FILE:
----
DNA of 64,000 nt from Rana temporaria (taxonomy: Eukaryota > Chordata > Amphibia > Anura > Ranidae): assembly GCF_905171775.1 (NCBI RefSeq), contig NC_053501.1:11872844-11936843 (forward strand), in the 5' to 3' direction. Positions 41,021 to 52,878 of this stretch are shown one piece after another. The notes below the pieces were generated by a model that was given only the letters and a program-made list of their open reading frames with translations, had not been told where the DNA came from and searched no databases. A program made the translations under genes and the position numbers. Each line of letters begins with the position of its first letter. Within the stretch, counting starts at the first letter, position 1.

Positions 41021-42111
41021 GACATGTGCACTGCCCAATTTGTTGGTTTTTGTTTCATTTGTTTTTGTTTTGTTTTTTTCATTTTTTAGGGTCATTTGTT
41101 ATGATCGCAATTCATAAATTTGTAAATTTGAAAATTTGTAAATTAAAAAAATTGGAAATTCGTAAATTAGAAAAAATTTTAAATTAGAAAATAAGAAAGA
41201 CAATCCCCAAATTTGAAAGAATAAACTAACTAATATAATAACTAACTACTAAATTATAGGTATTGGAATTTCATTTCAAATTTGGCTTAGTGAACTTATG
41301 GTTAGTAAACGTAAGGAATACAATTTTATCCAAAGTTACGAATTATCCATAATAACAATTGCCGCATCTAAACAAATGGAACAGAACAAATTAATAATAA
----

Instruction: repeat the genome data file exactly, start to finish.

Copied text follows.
DNA of 64,000 nt from Rana temporaria (taxonomy: Eukaryota > Chordata > Amphibia > Anura > Ranidae): assembly GCF_905171775.1 (NCBI RefSeq), contig NC_053501.1:11872844-11936843 (forward strand), in the 5' to 3' direction. Positions 41,021 to 52,878 of this stretch are shown one piece after another. The notes below the pieces were generated by a model that was given only the letters and a program-made list of their open reading frames with translations, had not been told where the DNA came from and searched no databases. A program made the translations under genes and the position numbers. Each line of letters begins with the position of its first letter. Within the stretch, counting starts at the first letter, position 1.

Positions 41021-42111
41021 GACATGTGCACTGCCCAATTTGTTGGTTTTTGTTTCATTTGTTTTTGTTTTGTTTTTTTCATTTTTTAGGGTCATTTGTT
41101 ATGATCGCAATTCATAAATTTGTAAATTTGAAAATTTGTAAATTAAAAAAATTGGAAATTCGTAAATTAGAAAAAATTTTAAATTAGAAAATAAGAAAGA
41201 CAATCCCCAAATTTGAAAGAATAAACTAACTAATATAATAACTAACTACTAAATTATAGGTATTGGAATTTCATTTCAAATTTGGCTTAGTGAACTTATG
41301 GTTAGTAAACGTAAGGAATACAATTTTATCCAAAGTTACGAATTATCCATAATAACAATTGCCGCATCTAAACAAATGGAACAGAACAAATTAATAATAA